Scholarships For Latino Students

Latinos is the term referring to Hispanic Americans, who are Spanish speakers from Western countries and now live in the United States. They have been settling in the US since the year 1700. Today, their population is estimated to be more than 40 million and this number is growing in an increasing rate.

According to studies, the number of Latinos who suffer from poverty is increasing, while those who are able to finish college is decreasing. It has also been proven that in terms of acquiring quality education, Hispanic Americans are left behind among the other minority groups. This trend is alarming because this clearly translates to higher cases of discrimination and country's regression. To attend to this problem, more groups of people are offering educational grants to exceptional and skilled Latinos. There are non-government and government organizations extending their help to underprivileged Latinos by giving generous scholarship grants. They offer various grants for vocational, graduate, and post graduate courses.

Latino organizations aim to provide their fellow Hispanic Americans of greater opportunities in different fields so that someday, they may do the same noble work of sending others to school. Latinos are believed to have greater potentials in businesses because most them have the skill to communicate in two or more languages.

Qualifications and Requirements

The major qualification is that one has to be a Latino or of a Hispanic American descent. Aside from that, the criteria of different foundations may vary. There are those who are asking for a particular citizenship and residency. Some consider the school where you are planning to enroll. They prefer universities and colleges that are reputable and accredited by the government. They also have an above-average grade requirement ranging from 4.0 to 2.5. Meanwhile, most foundations prioritize students who are from poor families, hence, you may be requested to inform them about your family's annual income. Moreover, there are organizations that prefer applicants who actively participate in the community and promote values and development.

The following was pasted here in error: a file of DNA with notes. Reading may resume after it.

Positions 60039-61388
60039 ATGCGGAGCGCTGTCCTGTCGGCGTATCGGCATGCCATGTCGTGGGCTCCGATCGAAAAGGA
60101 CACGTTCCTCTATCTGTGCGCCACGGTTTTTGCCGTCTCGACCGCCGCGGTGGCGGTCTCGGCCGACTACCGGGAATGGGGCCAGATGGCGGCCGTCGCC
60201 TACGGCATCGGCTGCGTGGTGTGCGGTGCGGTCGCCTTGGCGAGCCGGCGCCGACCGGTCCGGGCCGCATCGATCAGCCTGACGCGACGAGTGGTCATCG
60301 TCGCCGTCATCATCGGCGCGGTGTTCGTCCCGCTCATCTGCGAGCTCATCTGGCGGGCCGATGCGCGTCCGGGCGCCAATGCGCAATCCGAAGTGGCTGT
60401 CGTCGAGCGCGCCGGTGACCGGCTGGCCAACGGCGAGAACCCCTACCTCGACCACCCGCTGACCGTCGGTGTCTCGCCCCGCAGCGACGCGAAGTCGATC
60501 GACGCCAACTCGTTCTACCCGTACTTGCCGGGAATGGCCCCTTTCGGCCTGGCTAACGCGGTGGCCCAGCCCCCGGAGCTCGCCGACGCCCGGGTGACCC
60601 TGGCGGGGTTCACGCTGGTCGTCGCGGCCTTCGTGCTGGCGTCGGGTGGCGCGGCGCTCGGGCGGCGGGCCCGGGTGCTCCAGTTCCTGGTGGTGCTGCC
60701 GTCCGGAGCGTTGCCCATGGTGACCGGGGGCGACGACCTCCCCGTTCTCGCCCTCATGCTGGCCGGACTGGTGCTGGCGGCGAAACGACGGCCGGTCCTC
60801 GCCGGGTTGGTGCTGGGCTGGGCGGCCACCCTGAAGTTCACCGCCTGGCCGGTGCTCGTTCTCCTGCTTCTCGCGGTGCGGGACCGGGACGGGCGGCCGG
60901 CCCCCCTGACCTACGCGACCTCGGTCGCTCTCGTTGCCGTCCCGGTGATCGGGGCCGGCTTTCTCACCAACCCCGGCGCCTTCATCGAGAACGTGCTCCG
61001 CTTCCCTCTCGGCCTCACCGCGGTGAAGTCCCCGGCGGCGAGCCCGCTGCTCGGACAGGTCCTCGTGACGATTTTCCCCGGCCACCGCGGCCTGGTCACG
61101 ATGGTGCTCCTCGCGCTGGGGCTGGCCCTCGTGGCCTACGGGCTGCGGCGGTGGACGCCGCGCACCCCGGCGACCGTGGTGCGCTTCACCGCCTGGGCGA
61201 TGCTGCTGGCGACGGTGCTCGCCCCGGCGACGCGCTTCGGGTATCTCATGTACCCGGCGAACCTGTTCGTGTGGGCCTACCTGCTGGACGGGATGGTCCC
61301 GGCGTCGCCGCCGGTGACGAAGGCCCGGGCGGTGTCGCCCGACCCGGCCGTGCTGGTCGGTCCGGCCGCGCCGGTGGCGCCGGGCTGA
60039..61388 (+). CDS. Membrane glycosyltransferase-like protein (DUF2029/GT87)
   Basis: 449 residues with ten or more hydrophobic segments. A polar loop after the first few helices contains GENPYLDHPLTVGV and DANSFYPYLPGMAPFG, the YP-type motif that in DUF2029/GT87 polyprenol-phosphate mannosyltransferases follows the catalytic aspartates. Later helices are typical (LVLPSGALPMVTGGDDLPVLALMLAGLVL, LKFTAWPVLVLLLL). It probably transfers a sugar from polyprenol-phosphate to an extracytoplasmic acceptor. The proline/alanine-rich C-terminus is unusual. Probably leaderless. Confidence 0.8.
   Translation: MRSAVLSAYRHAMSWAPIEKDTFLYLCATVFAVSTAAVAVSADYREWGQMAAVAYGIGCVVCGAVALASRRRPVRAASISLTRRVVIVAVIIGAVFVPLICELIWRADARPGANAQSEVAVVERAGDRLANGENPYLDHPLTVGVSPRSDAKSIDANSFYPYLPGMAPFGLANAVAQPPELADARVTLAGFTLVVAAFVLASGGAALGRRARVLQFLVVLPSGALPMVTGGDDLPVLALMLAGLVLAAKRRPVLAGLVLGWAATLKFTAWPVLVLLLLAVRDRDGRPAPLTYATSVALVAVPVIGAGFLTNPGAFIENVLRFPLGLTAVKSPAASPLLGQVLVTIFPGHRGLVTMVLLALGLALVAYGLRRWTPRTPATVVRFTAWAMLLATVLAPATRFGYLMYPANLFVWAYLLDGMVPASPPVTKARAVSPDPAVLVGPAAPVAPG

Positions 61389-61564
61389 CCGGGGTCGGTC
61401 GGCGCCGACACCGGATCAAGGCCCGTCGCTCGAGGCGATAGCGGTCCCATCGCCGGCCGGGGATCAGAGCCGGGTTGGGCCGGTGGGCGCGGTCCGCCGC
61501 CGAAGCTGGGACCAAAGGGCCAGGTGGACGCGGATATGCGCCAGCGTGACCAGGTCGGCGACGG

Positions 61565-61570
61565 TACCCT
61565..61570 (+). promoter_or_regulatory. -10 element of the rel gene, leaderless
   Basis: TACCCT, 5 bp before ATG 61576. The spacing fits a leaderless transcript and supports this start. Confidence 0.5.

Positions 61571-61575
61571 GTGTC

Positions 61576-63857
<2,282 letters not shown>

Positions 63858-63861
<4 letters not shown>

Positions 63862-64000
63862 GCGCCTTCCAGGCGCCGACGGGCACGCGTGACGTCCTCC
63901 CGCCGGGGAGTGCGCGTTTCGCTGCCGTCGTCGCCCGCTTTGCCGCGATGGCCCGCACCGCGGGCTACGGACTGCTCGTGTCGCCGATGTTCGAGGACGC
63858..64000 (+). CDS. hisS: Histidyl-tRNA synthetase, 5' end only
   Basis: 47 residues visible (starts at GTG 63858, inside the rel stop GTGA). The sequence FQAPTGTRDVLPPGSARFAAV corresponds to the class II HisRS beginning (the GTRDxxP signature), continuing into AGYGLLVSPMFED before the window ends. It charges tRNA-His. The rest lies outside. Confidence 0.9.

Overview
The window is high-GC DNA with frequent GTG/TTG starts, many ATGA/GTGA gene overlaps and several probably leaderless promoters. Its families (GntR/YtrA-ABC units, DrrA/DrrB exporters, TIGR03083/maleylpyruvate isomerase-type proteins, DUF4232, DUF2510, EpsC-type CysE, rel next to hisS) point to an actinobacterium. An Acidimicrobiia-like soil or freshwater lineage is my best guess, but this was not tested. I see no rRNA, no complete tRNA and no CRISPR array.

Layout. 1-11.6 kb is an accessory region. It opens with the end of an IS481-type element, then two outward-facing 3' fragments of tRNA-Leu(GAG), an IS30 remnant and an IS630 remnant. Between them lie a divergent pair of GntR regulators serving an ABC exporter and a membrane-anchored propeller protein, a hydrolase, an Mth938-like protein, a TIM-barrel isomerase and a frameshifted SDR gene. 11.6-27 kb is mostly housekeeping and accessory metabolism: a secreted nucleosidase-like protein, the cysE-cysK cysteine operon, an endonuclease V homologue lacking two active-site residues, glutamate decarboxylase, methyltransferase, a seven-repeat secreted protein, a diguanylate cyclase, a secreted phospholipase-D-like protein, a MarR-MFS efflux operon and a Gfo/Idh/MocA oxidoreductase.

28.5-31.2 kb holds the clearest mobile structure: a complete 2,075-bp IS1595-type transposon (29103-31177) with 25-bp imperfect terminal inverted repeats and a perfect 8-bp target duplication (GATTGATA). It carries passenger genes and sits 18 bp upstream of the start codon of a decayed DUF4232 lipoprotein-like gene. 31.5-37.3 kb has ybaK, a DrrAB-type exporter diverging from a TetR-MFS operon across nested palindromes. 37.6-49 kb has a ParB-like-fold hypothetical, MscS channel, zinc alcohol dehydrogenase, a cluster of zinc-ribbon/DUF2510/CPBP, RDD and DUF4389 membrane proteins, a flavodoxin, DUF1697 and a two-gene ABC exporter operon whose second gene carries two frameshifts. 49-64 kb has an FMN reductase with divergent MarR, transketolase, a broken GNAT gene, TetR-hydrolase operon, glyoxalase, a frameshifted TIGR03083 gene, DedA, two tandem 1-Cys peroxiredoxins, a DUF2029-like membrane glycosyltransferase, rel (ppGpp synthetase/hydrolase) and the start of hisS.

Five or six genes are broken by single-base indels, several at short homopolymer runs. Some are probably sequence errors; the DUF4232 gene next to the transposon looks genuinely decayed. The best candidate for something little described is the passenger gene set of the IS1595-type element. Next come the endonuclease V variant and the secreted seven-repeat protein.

There are scholarship foundations that offer specific fields or programs like Journalism, Medicine, Law, and Religion to those who are interested. This means that the foundations will be the ones to tell you what course you will enroll in college.

Some of the requirements you will have to submit are duly-accomplished scholarship forms, a letter of intent, an essay about a particular topic or cause, transcript of your records, certifications of your citizenship, family's income, and good moral character from your previous school.

To continuously enjoy the grants, foundations require their scholars to maintain a general and cumulative grade in a particular period of school year. Scholars will also have to live according to the standards of the foundations and must serve as good examples in their community and in the school.

Foundations Offering Educational Scholarship

Some of the foundations offering grants are: The L. Gordon Bittle Memorial Scholarship, which is giving $2,000 to Latino students who are enrolled in the Teacher Credential Program (TCP); the Mexican American Legal Defense and Educational Fund (MALDEF), which is offering Law School Scholarship and awarding up to $7,000 monetary aid for qualified students; the Minority Scholarship Award, which is granting $500 to senior students who want take Journalism course in college; and The Emerging Young Artist Award (EYAA), which is providing $5,000 every year for four years to Hispanic American students who are interested in the arts (Dance, Music, Theater, Visual Arts)


The financial aids that the foundations offer range from $500 to $7,000 per academic season or year. Generally, a full scholarship grant covers educational expenses and allowance for transportation, room, books, and food. On the other hand, a partial scholarship grant offers payment for a certain percentage of the academic fees. It can be 10% to 70% of the students' matriculation cost.


As much as possible, get a brochure of the foundations' guidelines and carefully read them. They can also be searched and downloaded through the Internet. From the guidelines, you will have an idea of what you need to accomplish to qualify for the scholarship. Be sure to abide with these guidelines to avoid disqualifications. Guidelines are also important because they will help you with the procedure on how to avail the grant: from the filling out of the application forms to the address where you are going to submit them. Most likely, guidelines are enumerated, hence they can serve as your checklist, which may aid you in organizing your search process, keeping you on track of your greatest goal – to get that scholarship that best suits you.